“New Jerusalem: The Interrogation of Baruch de Spinoza” strides back into Theater J after its acclaimed 2010 run as an established hit, and the show’s success is no mystery. The David Ives script is fierce, funny and up-to-the-minute in its moral investigations. And the cast knocks it out of the park.
The plot is about the 1656 excommunication of Spinoza — only in his early 20s, but already a daring philosopher — from the Jewish community. At stake: notions of God that rattle Jews and Christians alike, stoking resentment and fear and threatening the delicate political agreement under which Jews were “tolerated” in Amsterdam at the time.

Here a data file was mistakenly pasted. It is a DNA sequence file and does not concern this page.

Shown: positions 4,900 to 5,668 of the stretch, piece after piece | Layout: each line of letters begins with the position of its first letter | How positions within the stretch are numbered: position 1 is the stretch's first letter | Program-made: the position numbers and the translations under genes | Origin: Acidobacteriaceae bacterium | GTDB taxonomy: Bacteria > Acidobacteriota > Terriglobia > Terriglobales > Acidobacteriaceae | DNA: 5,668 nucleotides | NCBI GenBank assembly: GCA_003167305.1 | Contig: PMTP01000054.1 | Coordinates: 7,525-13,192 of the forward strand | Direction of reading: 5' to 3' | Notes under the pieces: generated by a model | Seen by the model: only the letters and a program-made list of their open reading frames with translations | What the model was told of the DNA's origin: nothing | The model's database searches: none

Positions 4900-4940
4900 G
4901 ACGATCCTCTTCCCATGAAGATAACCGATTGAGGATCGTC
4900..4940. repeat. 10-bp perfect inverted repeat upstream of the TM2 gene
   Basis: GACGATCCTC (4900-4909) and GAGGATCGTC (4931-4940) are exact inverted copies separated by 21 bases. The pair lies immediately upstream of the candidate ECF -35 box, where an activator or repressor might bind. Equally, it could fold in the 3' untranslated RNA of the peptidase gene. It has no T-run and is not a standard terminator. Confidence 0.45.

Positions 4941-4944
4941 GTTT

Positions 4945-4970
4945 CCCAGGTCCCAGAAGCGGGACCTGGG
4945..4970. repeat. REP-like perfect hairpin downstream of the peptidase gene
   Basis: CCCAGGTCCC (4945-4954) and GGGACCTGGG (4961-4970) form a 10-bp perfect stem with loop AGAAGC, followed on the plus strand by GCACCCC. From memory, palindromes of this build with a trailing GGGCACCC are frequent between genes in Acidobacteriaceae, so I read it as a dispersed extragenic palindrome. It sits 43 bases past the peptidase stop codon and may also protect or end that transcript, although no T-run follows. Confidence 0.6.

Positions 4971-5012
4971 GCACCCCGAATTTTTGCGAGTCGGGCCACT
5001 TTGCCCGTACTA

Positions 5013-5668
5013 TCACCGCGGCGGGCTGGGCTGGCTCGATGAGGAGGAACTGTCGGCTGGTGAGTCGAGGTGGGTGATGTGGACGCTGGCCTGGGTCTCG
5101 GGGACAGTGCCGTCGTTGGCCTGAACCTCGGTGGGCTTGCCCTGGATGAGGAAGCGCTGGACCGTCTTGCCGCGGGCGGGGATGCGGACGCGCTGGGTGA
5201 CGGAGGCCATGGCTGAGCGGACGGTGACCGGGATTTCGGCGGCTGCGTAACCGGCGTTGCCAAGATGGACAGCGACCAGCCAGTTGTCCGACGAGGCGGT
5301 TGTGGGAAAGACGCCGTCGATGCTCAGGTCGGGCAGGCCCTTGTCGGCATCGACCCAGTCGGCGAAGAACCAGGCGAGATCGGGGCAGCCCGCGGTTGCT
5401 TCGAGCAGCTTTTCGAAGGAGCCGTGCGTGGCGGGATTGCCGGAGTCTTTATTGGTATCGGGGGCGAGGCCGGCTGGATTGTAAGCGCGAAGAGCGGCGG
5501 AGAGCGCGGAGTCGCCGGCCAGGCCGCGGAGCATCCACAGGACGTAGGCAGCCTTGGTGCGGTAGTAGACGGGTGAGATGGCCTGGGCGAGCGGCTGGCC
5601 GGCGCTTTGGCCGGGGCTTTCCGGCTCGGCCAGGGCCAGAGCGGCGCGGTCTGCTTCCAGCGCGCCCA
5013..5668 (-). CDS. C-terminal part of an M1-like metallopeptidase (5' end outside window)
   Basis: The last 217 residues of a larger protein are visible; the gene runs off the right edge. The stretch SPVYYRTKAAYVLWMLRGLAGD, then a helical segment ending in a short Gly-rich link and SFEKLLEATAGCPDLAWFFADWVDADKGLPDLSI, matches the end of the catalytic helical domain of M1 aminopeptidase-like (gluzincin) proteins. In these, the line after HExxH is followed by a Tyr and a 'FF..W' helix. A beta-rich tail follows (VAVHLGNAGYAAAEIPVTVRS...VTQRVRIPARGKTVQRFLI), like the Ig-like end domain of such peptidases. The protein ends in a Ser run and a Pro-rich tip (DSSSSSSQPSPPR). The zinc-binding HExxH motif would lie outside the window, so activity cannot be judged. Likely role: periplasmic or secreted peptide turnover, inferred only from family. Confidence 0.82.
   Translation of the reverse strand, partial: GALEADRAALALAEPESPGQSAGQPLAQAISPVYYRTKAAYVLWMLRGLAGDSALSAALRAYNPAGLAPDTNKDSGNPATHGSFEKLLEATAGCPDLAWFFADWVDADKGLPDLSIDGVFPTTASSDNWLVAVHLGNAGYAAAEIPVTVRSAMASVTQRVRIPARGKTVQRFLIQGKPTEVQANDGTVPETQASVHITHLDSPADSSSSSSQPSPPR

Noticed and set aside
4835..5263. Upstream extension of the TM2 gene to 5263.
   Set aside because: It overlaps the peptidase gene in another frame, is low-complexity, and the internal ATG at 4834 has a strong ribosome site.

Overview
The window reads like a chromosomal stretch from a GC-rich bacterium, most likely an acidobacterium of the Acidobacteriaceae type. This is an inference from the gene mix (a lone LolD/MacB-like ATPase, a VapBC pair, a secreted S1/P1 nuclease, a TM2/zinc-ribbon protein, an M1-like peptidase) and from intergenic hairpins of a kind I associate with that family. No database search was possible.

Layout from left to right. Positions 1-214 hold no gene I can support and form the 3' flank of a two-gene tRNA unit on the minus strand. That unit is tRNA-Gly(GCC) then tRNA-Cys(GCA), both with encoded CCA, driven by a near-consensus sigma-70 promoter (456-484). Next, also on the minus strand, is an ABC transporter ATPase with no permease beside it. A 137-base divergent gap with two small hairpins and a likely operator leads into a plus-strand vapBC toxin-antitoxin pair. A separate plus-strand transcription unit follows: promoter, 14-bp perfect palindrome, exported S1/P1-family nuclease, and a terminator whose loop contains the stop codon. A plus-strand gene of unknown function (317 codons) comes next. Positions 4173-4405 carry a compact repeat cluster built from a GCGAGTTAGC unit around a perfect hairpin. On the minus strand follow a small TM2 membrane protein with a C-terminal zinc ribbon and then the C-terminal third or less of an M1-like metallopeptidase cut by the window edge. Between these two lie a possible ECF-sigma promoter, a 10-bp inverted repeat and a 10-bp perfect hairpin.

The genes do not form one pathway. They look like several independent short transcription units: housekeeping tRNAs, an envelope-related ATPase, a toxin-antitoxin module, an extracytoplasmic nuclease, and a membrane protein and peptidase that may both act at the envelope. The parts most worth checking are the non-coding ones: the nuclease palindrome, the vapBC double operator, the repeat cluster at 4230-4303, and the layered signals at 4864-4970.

The casual tone of Ives’s writing and Kathleen Geldard’s largely modern costuming — sport coats and turtlenecks, untucked Oxfords — aim to bring these debates into our own time. (Ideological infidelity: Is there any more potent Washington topic?) The judicial air of the hard wooden benches rising to the rafters on Misha Kachman’s set extends into the audience: We, the congregation, are implicated as director Jeremy Skidmore occasionally moves the actors up the aisles to look us in the eye.